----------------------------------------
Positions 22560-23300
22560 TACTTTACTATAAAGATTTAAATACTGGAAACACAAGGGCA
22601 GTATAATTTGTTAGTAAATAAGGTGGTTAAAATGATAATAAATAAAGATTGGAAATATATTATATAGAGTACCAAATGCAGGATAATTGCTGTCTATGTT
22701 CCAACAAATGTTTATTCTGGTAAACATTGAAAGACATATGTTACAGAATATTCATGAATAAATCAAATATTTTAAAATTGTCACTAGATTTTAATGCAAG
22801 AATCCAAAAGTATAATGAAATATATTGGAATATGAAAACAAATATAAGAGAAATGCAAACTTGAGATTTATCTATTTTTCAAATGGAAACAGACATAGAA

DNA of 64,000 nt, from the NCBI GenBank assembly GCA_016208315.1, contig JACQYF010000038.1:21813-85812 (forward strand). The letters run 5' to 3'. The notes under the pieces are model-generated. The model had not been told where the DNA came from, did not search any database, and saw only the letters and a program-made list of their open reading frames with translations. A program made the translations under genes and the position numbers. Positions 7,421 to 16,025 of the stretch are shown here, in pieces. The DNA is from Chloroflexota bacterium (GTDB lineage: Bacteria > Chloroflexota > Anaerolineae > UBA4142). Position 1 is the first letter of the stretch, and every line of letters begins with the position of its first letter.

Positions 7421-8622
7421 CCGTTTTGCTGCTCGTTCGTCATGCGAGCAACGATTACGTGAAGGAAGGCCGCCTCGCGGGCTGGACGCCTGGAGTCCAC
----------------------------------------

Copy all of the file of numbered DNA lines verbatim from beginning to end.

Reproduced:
Positions 22560-23300
22560 TACTTTACTATAAAGATTTAAATACTGGAAACACAAGGGCA
22601 GTATAATTTGTTAGTAAATAAGGTGGTTAAAATGATAATAAATAAAGATTGGAAATATATTATATAGAGTACCAAATGCAGGATAATTGCTGTCTATGTT
22701 CCAACAAATGTTTATTCTGGTAAACATTGAAAGACATATGTTACAGAATATTCATGAATAAATCAAATATTTTAAAATTGTCACTAGATTTTAATGCAAG
22801 AATCCAAAAGTATAATGAAATATATTGGAATATGAAAACAAATATAAGAGAAATGCAAACTTGAGATTTATCTATTTTTCAAATGGAAACAGACATAGAA

DNA of 64,000 nt, from the NCBI GenBank assembly GCA_016208315.1, contig JACQYF010000038.1:21813-85812 (forward strand). The letters run 5' to 3'. The notes under the pieces are model-generated. The model had not been told where the DNA came from, did not search any database, and saw only the letters and a program-made list of their open reading frames with translations. A program made the translations under genes and the position numbers. Positions 7,421 to 16,025 of the stretch are shown here, in pieces. The DNA is from Chloroflexota bacterium (GTDB lineage: Bacteria > Chloroflexota > Anaerolineae > UBA4142). Position 1 is the first letter of the stretch, and every line of letters begins with the position of its first letter.

Positions 7421-8622
7421 CCGTTTTGCTGCTCGTTCGTCATGCGAGCAACGATTACGTGAAGGAAGGCCGCCTCGCGGGCTGGACGCCTGGAGTCCAC